By Lorenzo Perez
The talented mathematicians sat hunched over their calculations as they worked through a series of problems on an unseasonably warm Sunday afternoon last December. Sunlight streamed through the windows of the University of Virginia’s Charles L. Brown Science & Engineering Library, but no one, not even the small number cruncher wearing yellow soccer socks, shin guards, and cleats, directed a wistful gaze outdoors as they wrestled with a triangular array of binomial coefficients known as Pascal’s Triangle.
It was only when Slava Krushkal, a professor in the College’s Department of Mathematics, called for a short break that the 14 assembled students reverted back to elementary-school form, dueling over graph paper and using the wheelchair ramp at the far corner of the room as their own personal jungle gym.
“Graduate students will just sit down and work for hours on a problem, but I’ve learned that with kids, you have to entertain them and take breaks,” Krushkal said.
For the new Math Circle program that Krushkal launched last fall for 15 local 4th- and 5th-graders nominated by their schools, he looked for inspiration in his own educational experience growing up in Russia. As students achieved fluency in different mathematical concepts, the mathematics curriculum there stressed the importance of students honing their creativity as they think their way through increasingly difficult logic problems. The first Math Circles in the United States were organized by the Mathematical Sciences Research Institute in Berkeley, California. Today, there are more than 200 Math Circles around the country.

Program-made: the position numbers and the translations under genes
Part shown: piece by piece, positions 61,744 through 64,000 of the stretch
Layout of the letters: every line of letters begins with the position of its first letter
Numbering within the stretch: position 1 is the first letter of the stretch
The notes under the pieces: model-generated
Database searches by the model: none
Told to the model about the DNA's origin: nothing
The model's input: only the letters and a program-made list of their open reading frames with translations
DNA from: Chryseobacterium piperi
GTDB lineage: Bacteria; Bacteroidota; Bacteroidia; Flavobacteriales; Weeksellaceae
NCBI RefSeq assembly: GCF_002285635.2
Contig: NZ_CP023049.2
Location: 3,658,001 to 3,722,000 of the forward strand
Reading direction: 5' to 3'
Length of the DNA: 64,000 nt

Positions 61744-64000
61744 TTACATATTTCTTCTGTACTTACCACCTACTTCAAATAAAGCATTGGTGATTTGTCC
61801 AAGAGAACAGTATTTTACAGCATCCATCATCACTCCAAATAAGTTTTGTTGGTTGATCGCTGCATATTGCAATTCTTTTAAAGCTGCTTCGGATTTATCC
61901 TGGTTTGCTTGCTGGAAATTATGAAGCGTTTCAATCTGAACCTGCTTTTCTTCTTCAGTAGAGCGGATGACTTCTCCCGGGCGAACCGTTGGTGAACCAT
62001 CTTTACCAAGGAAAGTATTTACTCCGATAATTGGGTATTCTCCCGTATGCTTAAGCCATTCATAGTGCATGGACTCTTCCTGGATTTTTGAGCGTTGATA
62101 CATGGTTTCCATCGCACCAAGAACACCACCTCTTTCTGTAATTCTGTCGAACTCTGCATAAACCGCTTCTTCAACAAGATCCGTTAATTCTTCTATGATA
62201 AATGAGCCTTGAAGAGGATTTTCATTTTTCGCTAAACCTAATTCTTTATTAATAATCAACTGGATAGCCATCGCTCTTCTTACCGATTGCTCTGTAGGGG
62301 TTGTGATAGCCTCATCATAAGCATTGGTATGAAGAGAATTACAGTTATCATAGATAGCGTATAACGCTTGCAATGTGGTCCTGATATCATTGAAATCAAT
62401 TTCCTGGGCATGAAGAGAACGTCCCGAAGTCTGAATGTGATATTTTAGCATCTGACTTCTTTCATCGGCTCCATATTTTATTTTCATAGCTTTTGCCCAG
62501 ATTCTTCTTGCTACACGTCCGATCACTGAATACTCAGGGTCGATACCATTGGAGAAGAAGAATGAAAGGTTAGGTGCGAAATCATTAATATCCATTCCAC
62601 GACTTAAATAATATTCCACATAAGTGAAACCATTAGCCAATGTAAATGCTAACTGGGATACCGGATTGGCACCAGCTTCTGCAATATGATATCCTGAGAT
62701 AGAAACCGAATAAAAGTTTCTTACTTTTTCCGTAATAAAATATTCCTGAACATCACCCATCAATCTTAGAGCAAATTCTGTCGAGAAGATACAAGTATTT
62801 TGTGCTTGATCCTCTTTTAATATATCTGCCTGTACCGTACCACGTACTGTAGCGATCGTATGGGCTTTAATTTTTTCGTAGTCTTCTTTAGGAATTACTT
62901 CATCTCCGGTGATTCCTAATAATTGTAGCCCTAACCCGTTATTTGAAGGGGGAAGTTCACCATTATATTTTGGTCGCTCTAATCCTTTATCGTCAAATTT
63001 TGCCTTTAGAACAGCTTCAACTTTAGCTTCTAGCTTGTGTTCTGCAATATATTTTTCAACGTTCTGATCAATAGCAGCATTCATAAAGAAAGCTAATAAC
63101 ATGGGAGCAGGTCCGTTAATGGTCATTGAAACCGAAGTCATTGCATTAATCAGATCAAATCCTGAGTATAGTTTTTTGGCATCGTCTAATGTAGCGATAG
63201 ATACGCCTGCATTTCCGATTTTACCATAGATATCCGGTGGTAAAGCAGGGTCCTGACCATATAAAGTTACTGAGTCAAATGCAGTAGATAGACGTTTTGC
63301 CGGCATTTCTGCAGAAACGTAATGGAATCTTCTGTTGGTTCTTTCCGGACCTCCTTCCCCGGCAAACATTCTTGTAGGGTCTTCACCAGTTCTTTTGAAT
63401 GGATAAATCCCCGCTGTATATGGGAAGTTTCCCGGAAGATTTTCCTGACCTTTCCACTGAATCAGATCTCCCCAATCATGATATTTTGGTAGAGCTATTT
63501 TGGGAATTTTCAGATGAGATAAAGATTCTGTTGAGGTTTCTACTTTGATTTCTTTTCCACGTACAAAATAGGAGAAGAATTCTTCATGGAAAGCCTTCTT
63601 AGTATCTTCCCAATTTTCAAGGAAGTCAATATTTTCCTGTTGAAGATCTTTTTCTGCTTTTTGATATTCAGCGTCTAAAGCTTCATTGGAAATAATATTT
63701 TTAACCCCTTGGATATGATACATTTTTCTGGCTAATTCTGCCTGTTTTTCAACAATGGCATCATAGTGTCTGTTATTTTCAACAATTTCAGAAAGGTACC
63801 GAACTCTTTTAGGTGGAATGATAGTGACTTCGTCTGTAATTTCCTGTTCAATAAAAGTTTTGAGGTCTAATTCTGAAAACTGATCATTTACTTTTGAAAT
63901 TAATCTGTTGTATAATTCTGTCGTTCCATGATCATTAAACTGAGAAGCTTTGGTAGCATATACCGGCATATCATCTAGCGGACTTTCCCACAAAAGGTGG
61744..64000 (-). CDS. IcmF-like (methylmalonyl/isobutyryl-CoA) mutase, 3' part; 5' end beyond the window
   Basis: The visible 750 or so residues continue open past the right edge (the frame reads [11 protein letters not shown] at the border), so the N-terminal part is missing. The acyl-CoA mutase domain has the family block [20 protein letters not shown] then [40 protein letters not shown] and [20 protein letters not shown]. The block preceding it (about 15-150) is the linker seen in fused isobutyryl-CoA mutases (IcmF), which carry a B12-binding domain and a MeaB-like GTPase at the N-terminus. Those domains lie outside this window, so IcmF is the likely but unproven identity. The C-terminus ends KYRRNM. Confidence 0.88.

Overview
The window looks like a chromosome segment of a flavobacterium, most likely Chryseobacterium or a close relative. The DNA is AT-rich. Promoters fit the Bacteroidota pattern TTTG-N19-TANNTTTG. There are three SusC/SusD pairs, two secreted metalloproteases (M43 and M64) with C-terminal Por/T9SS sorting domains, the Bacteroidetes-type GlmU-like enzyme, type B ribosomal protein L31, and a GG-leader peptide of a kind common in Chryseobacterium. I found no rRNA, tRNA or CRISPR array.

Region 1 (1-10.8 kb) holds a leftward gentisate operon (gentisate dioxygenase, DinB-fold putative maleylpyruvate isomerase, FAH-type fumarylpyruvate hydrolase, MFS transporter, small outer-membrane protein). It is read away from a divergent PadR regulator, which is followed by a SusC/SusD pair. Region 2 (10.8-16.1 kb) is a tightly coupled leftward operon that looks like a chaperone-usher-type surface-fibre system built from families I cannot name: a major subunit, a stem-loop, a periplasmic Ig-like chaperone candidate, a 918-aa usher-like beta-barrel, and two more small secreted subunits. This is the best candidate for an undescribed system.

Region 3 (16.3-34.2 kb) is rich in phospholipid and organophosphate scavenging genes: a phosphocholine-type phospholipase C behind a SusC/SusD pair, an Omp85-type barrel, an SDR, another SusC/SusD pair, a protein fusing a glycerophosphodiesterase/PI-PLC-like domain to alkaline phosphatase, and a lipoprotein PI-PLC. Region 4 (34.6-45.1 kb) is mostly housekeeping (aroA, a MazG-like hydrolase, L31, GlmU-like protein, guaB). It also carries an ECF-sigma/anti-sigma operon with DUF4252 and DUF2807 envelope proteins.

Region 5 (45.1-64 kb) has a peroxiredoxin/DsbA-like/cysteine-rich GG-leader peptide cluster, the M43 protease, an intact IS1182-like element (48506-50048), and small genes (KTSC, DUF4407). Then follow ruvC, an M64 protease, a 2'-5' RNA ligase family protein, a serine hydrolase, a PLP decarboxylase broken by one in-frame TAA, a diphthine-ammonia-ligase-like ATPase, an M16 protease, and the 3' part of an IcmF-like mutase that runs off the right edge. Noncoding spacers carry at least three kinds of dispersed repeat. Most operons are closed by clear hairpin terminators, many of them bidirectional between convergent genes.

With the assistance of Gabriel Islambouli and Michael Reeks, two Ph.D. students in the mathematics department, Krushkal organized a semester-long schedule of Sunday afternoon Math Circle sessions. Setting up the program, he received some guidance from the Curry School of Education, as well as from his faculty colleague and former department of mathematics chair, Craig Huneke.
“We are exposing them to logical problems, topology and other concepts that they may never see in school,” Krushkal said. “Some of the things we show them are practical applications of math to real things. Some of them are fun mathematical games that feature deep mathematical principles underneath.”
The goal of the program, Krushkal said, is to stoke the curiosity of young students who have displayed an early aptitude for mathematics, while steering away from the rote memorization that may accompany their traditional instruction.
“We have many first-rate mathematicians at UVA, and the establishment of Math Circles allows us to use this talent to help K–12 students in our area,” Huneke said. “It is enormously empowering for children to think actively about the solution of mathematical problems, and to develop the solution themselves. No matter what the future holds for the children who go through Math Circles, the lessons they learn in problem-solving and self-reliance will be invaluable for them.”